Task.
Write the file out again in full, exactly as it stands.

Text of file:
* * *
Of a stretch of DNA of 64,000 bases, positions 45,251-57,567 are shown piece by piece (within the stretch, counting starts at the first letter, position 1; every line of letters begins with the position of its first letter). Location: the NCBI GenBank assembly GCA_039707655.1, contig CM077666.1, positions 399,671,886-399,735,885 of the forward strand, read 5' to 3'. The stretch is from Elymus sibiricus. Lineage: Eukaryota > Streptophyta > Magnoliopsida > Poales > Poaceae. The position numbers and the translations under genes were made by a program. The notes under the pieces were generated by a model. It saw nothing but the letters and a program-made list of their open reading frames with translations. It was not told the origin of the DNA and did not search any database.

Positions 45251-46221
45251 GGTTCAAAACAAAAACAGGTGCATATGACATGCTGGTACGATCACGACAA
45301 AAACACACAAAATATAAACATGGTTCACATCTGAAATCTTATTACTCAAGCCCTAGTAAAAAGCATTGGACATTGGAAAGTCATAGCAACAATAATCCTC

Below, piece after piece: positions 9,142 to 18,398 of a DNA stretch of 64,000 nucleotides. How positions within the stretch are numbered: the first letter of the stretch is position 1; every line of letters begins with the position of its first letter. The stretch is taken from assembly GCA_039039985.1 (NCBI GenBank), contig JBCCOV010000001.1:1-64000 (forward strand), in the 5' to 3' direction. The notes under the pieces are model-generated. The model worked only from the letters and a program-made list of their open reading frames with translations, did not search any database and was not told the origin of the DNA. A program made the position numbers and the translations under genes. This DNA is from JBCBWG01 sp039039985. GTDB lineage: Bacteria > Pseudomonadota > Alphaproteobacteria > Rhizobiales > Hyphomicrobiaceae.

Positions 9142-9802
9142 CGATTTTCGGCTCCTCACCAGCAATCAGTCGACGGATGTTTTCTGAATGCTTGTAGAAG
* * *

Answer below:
Of a stretch of DNA of 64,000 bases, positions 45,251-57,567 are shown piece by piece (within the stretch, counting starts at the first letter, position 1; every line of letters begins with the position of its first letter). Location: the NCBI GenBank assembly GCA_039707655.1, contig CM077666.1, positions 399,671,886-399,735,885 of the forward strand, read 5' to 3'. The stretch is from Elymus sibiricus. Lineage: Eukaryota > Streptophyta > Magnoliopsida > Poales > Poaceae. The position numbers and the translations under genes were made by a program. The notes under the pieces were generated by a model. It saw nothing but the letters and a program-made list of their open reading frames with translations. It was not told the origin of the DNA and did not search any database.

Positions 45251-46221
45251 GGTTCAAAACAAAAACAGGTGCATATGACATGCTGGTACGATCACGACAA
45301 AAACACACAAAATATAAACATGGTTCACATCTGAAATCTTATTACTCAAGCCCTAGTAAAAAGCATTGGACATTGGAAAGTCATAGCAACAATAATCCTC

Below, piece after piece: positions 9,142 to 18,398 of a DNA stretch of 64,000 nucleotides. How positions within the stretch are numbered: the first letter of the stretch is position 1; every line of letters begins with the position of its first letter. The stretch is taken from assembly GCA_039039985.1 (NCBI GenBank), contig JBCCOV010000001.1:1-64000 (forward strand), in the 5' to 3' direction. The notes under the pieces are model-generated. The model worked only from the letters and a program-made list of their open reading frames with translations, did not search any database and was not told the origin of the DNA. A program made the position numbers and the translations under genes. This DNA is from JBCBWG01 sp039039985. GTDB lineage: Bacteria > Pseudomonadota > Alphaproteobacteria > Rhizobiales > Hyphomicrobiaceae.

Positions 9142-9802
9142 CGATTTTCGGCTCCTCACCAGCAATCAGTCGACGGATGTTTTCTGAATGCTTGTAGAAG